Even in an age of vanishing privacy, people using Apple’s digital assistant Siri share a distinct concern.
Recordings of their actual voices, asking questions that might be personal, travel over the Internet to a remote Apple server for processing. Then they remain stored there; Apple won’t say for how long.
That voice recording, unlike most of the data produced by smart phones and other computers, is an actual biometric identifier.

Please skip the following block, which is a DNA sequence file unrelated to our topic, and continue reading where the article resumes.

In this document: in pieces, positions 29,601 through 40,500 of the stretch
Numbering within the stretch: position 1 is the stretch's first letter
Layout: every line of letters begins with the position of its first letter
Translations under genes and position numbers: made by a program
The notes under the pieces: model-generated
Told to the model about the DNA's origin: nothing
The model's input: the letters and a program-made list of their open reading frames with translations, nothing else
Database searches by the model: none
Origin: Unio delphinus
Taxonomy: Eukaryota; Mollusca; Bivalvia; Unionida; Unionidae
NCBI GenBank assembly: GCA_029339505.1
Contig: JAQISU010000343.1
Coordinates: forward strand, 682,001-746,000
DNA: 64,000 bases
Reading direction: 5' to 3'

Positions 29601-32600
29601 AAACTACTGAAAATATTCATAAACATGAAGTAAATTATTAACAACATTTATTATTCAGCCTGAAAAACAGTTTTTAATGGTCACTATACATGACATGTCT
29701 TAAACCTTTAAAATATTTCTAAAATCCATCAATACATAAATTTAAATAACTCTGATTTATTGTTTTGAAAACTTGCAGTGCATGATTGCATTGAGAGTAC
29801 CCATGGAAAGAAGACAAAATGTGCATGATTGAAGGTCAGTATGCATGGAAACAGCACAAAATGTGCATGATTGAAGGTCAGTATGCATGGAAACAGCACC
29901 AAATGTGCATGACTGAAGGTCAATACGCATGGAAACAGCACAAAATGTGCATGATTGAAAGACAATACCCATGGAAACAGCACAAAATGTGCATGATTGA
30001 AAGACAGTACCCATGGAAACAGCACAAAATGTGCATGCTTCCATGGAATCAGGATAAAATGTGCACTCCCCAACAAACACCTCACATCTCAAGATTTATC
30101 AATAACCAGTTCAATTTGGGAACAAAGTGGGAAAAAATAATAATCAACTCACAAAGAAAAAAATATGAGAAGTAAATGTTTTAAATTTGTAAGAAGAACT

A voiceprint — if disclosed by accident, hack or subpoena — can be linked to a specific person. And with the current boom in speech recognition apps, Apple isn’t the only one amassing such data.
“Maybe anything that IDs you should stay on the phone,” says Prem Natarajan, executive vice president at Raytheon BBN Technologies in Cambridge, Mass., a major center for speech recognition research.
He says it might be wiser for Apple to “transmit features from speech — and not the speech itself.”